Libre Sensor

Libre Sensor
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Libre SensorA major complaint of diabetics is the need to constantly prick their fingers, to check their blood glucose levels. Fingers become irritated, sore and calloused. Due to this, many people fail to test their blood sugar levels regularly, because it is an inconvenient, embarrassing and painful process, which leads to improperly managed diabetes that can lead to a host of unwanted (and unavoidable) medical complications. So, it is only natural that when a needle-free and effective device hits the market, people take notice.

The Libre sensor device developed under the supervision of Jared Walkin (a British scientist), continuously monitors blood sugar levels, without having to prick your finger four times a day. One of the great advantages to this type of device is that you can rest easy knowing that your blood sugar levels are being monitored, even while you are sleeping. Many people may lose track of time, perhaps while driving, and the Libre sensor watches blood glucose levels even when you may forget.

This ground breaking gadget (which is just about an inch long) is worn on the back part of your upper arm, and monitors blood sugar levels for 14 consecutive days (which is a major advantage/break-though), as previously only a few days of monitoring was possible. Results can be taken and registered every 15 minutes, if necessary. Results are immediately sent to a pager-sized unit, and these accurate readouts need to be downloaded to a computer (every 8 hours). This gives your health care professional vital data that may save your life, and certainly reduces the risk of complications, associated with poorly managed diabetes.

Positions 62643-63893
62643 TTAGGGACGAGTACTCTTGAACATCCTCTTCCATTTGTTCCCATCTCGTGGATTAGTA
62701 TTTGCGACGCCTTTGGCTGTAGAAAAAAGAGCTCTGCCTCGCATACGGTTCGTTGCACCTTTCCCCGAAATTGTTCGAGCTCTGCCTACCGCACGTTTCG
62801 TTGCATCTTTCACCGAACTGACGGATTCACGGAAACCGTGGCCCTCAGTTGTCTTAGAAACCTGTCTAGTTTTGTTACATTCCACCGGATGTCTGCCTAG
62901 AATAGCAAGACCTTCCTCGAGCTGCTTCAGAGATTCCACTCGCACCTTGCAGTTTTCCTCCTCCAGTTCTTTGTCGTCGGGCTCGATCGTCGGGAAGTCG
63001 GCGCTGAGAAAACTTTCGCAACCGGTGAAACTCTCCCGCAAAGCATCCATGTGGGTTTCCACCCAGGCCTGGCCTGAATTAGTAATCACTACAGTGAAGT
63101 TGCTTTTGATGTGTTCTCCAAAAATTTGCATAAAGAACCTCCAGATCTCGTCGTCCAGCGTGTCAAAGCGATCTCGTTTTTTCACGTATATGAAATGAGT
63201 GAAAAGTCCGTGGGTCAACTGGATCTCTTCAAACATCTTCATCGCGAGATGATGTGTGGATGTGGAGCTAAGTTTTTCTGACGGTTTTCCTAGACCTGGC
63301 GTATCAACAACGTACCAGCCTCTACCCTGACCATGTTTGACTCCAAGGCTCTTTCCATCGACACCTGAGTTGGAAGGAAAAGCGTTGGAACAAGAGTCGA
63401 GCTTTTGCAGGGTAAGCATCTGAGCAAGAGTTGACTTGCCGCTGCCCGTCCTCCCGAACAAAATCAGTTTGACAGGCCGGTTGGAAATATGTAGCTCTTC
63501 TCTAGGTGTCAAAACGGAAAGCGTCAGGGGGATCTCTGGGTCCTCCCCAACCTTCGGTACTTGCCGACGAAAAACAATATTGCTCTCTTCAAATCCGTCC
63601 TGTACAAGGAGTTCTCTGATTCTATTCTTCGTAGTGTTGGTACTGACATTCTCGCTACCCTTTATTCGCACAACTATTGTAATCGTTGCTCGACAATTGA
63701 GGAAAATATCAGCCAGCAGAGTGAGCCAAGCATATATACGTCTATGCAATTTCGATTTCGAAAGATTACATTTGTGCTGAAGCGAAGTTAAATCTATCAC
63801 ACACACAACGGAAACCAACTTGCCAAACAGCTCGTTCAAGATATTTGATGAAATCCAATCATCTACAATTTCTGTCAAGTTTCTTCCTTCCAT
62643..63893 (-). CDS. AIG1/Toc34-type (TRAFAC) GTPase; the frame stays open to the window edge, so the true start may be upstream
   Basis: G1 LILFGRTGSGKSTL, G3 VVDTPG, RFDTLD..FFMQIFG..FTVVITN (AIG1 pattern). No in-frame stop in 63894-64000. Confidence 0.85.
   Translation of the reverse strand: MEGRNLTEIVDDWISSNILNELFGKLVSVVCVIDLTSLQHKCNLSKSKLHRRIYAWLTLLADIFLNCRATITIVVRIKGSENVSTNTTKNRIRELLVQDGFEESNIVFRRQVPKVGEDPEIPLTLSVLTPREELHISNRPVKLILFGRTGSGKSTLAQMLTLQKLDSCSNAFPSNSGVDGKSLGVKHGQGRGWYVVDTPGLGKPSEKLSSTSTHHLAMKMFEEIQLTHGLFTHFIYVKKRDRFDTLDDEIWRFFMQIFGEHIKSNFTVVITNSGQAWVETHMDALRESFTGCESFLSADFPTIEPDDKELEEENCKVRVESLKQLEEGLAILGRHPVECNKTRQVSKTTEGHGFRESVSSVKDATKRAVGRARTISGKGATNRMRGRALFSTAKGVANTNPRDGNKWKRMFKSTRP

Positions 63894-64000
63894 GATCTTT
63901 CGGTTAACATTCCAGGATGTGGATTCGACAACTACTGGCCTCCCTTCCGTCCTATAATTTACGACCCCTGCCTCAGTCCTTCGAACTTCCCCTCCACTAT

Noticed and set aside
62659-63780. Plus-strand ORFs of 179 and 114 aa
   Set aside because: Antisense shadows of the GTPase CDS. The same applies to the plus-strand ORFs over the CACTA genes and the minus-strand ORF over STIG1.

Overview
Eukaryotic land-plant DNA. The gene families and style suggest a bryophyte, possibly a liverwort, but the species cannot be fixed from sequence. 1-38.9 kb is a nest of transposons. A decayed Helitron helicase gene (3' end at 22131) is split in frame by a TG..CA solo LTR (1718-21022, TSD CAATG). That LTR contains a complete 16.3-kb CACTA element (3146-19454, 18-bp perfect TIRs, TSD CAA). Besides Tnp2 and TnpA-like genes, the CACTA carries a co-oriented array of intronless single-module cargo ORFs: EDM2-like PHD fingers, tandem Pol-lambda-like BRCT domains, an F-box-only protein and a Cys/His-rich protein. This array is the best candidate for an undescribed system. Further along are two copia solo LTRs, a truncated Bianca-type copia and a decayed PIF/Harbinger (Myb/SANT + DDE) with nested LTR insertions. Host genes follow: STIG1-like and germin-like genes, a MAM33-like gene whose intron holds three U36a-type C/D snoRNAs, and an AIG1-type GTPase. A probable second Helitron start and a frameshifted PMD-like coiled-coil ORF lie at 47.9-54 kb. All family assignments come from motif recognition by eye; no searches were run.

Everyone that has diabetes is at risk for the medical complications associated with this disease, such as renal failure, neuropathy and possible amputation, but when blood sugar levels are accurately and properly monitored – the risk of medical complications severely drops.

The Libre sensor (which is perfect for individual who suffer from Type 1 or Type 2 diabetes) could be available in late 2014, if it obtains approval and passes NICE (National Institute – Care Excellence) judgment. In addition to better diabetes management, if approved and available, the Libre sensor will lower overall costs of diabetic treatment, and create much needed jobs due to the manufacturing of this device.

 

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